The bureau told the subcommittee that there was some hope that the shutdown would not be permanent. Houston said several alternatives for the disposal of waste water are being considered and conceivably could be implemented later this year, allowing farmers to continue production on their lands. However, Houston also said that cleanup at Kesterson would take a minimum of three to five years to complete.
Jerold Butchert, manager for Westlands, said in an interview that the district likely would file suit immediately to stop the bureau from carrying out its plans. “Our general counsel is on the phone right now,” Butchert said. “I assume the papers are being prepared.”
Rep. George Miller (D-Martinez), chairman of the subcommittee, noted that the bureau’s decision could have repercussions for much larger areas of the San Joaquin Valley. Eventually, he said, huge sections of the western part of the valley will face similar problems as they too produce waste water similar to that flowing into the Kesterson refuge.
The problems at Kesterson were first discovered in 1983 when biologists for the U.S. Fish and Wildlife Service found the birth deformities in waterfowl. Eventually the cause was traced to selenium, a naturally occurring element that is harmless in minute quantities but becomes mutagenic in high concentrations.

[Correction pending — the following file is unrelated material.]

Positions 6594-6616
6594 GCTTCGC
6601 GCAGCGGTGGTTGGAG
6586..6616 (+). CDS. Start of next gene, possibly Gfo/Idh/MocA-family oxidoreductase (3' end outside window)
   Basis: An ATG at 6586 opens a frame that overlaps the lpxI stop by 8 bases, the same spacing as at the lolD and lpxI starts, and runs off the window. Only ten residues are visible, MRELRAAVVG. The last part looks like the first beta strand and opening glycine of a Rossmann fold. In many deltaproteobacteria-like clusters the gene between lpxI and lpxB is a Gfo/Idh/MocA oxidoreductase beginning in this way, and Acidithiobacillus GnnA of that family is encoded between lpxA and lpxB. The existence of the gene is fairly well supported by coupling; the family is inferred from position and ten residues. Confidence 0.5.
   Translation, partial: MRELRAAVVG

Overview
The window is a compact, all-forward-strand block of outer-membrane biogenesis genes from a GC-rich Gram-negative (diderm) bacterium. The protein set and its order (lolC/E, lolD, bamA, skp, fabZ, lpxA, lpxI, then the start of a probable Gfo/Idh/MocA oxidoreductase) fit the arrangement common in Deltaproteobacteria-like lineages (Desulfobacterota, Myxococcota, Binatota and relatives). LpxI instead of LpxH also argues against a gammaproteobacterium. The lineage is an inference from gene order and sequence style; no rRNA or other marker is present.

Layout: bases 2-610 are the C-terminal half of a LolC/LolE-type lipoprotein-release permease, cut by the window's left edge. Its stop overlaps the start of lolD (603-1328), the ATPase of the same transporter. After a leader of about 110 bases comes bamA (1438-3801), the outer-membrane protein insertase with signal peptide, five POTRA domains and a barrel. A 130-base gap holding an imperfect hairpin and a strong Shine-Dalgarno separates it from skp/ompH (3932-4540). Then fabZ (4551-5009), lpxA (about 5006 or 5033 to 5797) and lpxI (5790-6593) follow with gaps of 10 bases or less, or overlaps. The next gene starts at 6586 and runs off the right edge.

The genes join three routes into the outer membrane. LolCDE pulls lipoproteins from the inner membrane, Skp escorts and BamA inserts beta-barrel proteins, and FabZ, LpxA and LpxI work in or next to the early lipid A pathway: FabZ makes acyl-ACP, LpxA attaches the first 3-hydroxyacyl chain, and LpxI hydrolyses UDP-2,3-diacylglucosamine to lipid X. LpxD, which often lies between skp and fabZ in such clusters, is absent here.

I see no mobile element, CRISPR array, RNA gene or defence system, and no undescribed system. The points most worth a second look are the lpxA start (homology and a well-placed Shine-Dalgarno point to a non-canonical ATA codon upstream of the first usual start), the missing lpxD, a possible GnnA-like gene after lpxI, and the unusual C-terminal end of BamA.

The selenium, the scientists concluded, was entering the drain water from agricultural soils being served by the San Luis drain. The drain has its terminus at Kesterson.
No one knows just how many acres of the San Joaquin Valley contain selenium in high quantities, but several government agencies are now conducting studies to determine its extent.
According to Butchert, about 300,000 acres of the Westlands Water District alone eventually will be forced to employ some sort of waste water disposal system. Such lands cannot drain naturally because of an impervious layer of clay that underlies the soil.
Hard Blow to Farmers
At the hearing on Friday, several farmers affected by the bureau’s decision said they were effectively put out of business. Jim Gramis, whose family has farmed in Westlands for two generations, said he is now an “ex-farmer.”
“I expect the first call when I get home is going to be from my banker,” he said. “I don’t know what I’m going to tell him. We are not only bankrupt; we are devastated.”
Westlands officials estimate that there are 276 individuals operating 53 farming units in the affected area. They said that some of the farms have access to well water and may be able to survive this year without irrigation supplies from the bureau. However, the number of such farms is not known, the officials said.
A representative of the state’s largest farm group said that farmers will not take the Interior Department decision “lying down.”
“It seems like certainly an unprecedented action to threaten to plug a farmer’s drain line,” said William DuBois of the 100,000-member California Farm Bureau Federation.
“It seems to me that if the Bureau of Reclamation tries any such action that they are putting themselves in line for some very serious economic penalties, because plugging a person’s drain line is tantamount to poisoning his farmland,” DuBois said.
Under questioning, Bureau of Reclamation officials said they had made no decision about the federal government’s obligation to compensate the farmers cut off from their water. A decision is expected soon, they said.
The bureau supplies Westlands with irrigation water under a longstanding contract. Hodel said that the question of whether the farmers are entitled to “declaratory relief” for breach of contract will have to be explored.
MP,Kesterson National Wildlife Refugee,/ Los Angeles Times